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July 1, 2001

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Business News - Savvy Savvis Embarks on Expansion

Posted: 07/2001

Business News

Savvy Savvis Embarks on Expansion
By Fred Dawson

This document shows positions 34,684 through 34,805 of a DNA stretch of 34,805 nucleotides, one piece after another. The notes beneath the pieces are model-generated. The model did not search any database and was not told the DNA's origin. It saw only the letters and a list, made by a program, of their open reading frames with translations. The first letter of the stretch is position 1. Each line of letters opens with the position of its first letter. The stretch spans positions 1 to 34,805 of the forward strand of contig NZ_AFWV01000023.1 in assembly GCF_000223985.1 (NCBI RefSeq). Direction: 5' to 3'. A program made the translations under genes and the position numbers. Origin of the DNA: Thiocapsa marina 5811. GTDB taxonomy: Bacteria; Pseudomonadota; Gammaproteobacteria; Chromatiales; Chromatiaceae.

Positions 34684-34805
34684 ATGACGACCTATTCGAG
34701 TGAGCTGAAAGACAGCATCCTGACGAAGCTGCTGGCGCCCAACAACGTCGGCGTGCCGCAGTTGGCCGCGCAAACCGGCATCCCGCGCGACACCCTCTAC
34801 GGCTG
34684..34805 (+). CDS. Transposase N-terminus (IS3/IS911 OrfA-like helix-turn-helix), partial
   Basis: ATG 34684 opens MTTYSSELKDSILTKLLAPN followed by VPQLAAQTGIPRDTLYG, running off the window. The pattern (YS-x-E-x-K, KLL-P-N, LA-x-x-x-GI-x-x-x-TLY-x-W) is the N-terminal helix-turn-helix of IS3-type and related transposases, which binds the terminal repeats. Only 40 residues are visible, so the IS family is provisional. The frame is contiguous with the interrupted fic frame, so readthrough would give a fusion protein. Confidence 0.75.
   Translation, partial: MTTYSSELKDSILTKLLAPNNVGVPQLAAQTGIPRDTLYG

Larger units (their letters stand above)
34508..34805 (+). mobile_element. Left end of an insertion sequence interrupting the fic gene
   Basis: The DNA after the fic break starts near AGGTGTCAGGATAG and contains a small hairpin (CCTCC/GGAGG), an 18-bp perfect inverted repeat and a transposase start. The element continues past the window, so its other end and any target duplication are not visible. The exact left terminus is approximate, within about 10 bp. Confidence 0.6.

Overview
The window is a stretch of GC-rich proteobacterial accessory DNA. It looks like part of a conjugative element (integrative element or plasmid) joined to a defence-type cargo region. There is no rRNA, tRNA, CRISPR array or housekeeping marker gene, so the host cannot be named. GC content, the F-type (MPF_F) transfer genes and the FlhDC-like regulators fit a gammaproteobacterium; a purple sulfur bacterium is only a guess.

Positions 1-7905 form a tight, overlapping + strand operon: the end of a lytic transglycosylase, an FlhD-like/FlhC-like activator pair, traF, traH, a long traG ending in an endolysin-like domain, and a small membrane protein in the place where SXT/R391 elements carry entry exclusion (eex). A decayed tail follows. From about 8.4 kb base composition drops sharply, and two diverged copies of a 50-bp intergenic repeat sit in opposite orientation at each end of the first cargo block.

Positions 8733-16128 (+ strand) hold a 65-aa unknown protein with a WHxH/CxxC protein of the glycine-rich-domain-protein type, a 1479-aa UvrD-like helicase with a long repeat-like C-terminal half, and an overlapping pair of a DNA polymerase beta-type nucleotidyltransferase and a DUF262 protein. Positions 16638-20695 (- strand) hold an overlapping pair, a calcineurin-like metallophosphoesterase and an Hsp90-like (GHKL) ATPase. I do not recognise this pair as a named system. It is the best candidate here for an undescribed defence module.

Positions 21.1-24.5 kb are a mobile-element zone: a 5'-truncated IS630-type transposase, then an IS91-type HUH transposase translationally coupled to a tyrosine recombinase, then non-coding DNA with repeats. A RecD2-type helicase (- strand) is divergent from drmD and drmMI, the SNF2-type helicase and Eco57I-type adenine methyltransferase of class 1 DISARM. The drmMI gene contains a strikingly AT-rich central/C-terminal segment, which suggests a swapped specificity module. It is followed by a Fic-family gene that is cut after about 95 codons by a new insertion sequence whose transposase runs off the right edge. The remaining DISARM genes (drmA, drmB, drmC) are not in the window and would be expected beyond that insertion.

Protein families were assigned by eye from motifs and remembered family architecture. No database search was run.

Savvis Communications Corp. (www.savvis.net) has dodged a nasty financial bullet just in time to allow it to embark on an aggressive channels expansion program in the value-added IP services arena.At the heart of the Savvis strategy are new technology and advanced networking capabilities designed to extend the value proposition of a private network into the small to medium-sized business domain and, by extension, to afford channel partners opportunities to private-label advanced service offerings that have global reach. Costs of its network-based IP VPN services are typically 30 percent to 50 percent lower than the costs of traditional VPNs, the company says.“Our own branding is important to us to a degree, but our mandate is really to provide the underlying technology and support for quality of service that allows other service providers to offer intelligent IP services that wouldn’t otherwise be available to them,” says Jack Finlayson, Savvis president and COO. “A reseller can use the Savvis infrastructure underneath these service offerings to give all its agents an opportunity to participate in our agent/reseller program, no matter where they are.”Until recently, this strategy was at risk because Bridge Information Systems (www.mvision.com), the financial services company which purchased a majority stake in Savvis two years ago, had come on hard times and was forced to file for Chapter 11 bankruptcy protection. In the ensuing bidding for Bridge assets, a subsidiary of Reuters Group plc (www.reuters.com) won the right to acquire a major share of Bridge’s financial services operation and agreed to provide up to $45 million in debt financing to Savvis, starting with a $10-million infusion that transpired on May 15.Further strengthening Savvis, which has been highly dependent on revenues from the IP services and transport it provides to Bridge, Reuters agreed to purchase $366 million worth of services to be provided by Savvis over the next five years to customers of the Bridge businesses that were acquired by Reuters. All told, Savvis is now delivering IP networking services to more than 4,700 financial institutions worldwide, including leading banks, brokerage firms and stock exchanges, officials say.Citing recent quarterly financial results, Savvis chairman and CEO Rob McCormick notes, “While we exceeded analysts’ revenue and EPS [earnings per share] targets for the [first] quarter, we were especially pleased that non-Bridge revenue grew at such a rapid rate quarter over quarter [29 percent between from the fourth to the first quarter]. We expect non-Bridge revenue to continue to trend upward for the remainder of the year.”One of the key elements of the value proposition Savvis brings to service providers and end users is its ability to provision IP VPNs and firewalls from a network-based platform supplied by Nortel Networks (www.nortelnetworks.com), greatly lowering the costs of private networking, Finlayson notes. This makes selling this service and the value-added services that go with the intelligent IP system, including network-based firewalls, much easier for SPs, not only from a pricing standpoint, but also with regard to the cost of making the sale. “We started offering intelligent IP VPNs eight months ago and have sold about 225 such networks,” Finlayson says. “Eighty percent of those sales were made over the phone. In one case, a 100-site, fully managed VPN was sold that way.”With a growing network of channel partners consisting of CLECs and even RBOCs and ISPs, including newly announced partners in Hong Kong and Latin America, Savvis is now extending its reach into the telecom agents market, says Matt Fanning, executive vice president for strategic development and business planning. “We’re just starting to get involved with agents,” he says. “It takes a lot of education to get them accustomed to the difference in our offering, since they’re hearing a lot about IP services and are accustomed to seeing hardware vendors trying to sell a lot of equipment into end-user premises to support those services. “With our approach, it’s like offering [end users] a Centrex type of service rather than a PBX, because they don’t have to buy special hardware to support VPNs, firewalls and other services,” Fanning adds. “All they need is the single, low-cost IAD that’s required for our intelligent IP services. So you can sell the customer one service now, something as simple as Internet access, and with that you’ve put in the ability to upsell without added hardware costs.”The Savvis backbone network, running IP over ATM, supports a wide range of access modes, including frame relay, dial-up, Ethernet and DSL, thereby eliminating any special requirements for making last-mile facilities compatible with the service capabilities. The ATM-based system, connecting over 18,000 end points in 144 cities around the world, supports four classes of service, including delay-intolerant market data and voice and video, at speeds ranging from analog and ISDN up to OC-12 (622 mbps), McCormick says. “We typically work with several local carriers in the larger markets, looking for whether any of the competitive carriers have available what we’re looking for on net and then going to the incumbent if they don’t,” he adds. “Our typical customer uses connections between 128 and 256 [kps] to run the VPN.”To further enhance its value proposition, Savvis has developed a proprietary “Intelligent Accelerator” for its network, which, based on the initial traffic pattern of a customer’s communication with another party, reconfigures all future traffic between those parties so as to maximize the distance the packets travel over Savvis’ backbone and eliminate unnecessary hops across other networks. “We’ve seen improvements [in rates of throughput] of 17 percent on average and, in some cases, the improvement is double,” says Tina Mayland, vice president of marketing for Savvis.